In this week’s NBR, I wonder whether the RBNZ’s done an adequate job of proving the financial stability case for the latest round of LVR regulations. The last set of stress tests showed that a 40% fall in Auckland prices combined with a recession generating 12% unemployment rates wouldn’t cause systemic issues, and the latest financial stability report provides no particular evidence that would overturn that view.
The best case we can make for the Reserve Bank’s latest round of loan-to-value home mortgage regulations (LVRs) is not particularly compelling.
Or, at least, it requires stretching our understanding of the bank’s prudential regulation mandate a bit farther than I’d like. This is dangerous because maintaining an independent central bank requires that the Reserve Bank act within the narrow confines of its mandate.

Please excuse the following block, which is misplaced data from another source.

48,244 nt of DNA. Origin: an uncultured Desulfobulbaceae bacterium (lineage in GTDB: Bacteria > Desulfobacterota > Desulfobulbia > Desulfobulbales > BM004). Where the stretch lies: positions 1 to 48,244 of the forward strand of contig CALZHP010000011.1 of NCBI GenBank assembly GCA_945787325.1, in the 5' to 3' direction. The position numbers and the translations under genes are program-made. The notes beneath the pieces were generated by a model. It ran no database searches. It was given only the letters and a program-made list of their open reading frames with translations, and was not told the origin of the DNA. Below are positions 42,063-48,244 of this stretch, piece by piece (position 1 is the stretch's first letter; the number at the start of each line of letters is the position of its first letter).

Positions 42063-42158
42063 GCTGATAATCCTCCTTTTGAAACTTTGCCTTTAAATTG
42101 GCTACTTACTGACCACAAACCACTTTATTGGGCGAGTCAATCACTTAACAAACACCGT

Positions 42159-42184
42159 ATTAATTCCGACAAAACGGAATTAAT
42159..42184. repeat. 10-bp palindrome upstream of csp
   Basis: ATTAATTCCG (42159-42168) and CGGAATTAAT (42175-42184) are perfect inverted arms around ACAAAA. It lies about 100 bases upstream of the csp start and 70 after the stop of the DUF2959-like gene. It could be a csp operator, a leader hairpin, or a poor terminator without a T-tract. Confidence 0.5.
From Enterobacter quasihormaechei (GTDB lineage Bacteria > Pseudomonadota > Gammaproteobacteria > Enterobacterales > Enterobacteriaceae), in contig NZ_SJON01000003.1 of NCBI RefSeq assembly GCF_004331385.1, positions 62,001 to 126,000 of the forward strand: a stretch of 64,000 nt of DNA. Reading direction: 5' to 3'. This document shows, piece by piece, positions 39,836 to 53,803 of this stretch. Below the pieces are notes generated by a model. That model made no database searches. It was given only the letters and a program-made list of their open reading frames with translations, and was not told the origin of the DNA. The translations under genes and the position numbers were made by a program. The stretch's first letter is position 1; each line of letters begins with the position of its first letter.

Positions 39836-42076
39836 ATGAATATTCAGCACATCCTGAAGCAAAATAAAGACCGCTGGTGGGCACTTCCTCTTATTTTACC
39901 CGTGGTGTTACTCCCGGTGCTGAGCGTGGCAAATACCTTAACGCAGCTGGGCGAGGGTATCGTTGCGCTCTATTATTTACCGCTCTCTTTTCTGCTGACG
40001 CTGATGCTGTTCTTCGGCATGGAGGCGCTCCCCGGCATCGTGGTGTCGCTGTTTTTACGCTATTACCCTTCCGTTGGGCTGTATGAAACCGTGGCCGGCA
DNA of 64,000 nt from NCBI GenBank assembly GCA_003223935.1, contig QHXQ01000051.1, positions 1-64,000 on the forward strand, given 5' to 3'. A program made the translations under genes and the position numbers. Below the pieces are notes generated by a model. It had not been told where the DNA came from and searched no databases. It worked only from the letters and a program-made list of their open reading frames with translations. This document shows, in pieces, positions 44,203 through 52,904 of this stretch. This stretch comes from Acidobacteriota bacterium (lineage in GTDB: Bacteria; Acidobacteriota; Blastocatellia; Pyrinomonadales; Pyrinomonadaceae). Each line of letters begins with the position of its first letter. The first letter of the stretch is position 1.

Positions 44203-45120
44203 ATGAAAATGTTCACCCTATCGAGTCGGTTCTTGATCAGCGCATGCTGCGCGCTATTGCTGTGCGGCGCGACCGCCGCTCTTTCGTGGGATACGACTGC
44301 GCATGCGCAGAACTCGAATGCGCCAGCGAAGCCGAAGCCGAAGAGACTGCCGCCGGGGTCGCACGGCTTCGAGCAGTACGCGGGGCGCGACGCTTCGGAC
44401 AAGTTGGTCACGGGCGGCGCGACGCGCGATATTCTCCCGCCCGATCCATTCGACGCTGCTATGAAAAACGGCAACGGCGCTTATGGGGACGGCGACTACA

Unfortunately, the policy move itself has substantial risks. We have yet to see any assessment of the costs that designating a new asset class might impose on the banks that will have to comply with the regulation.
There will be tricky boundary cases: if a buyer secures a loan against his existing property and against a new purchase, with intention of selling the former after the move, would that count as an investor or owner-occupied purchase for application of the LVR?
But the more important risk is to Reserve Bank credibility and independence.
And here’s the results of the stress tests reported in the November 2014 RBNZ Financial Stability Report.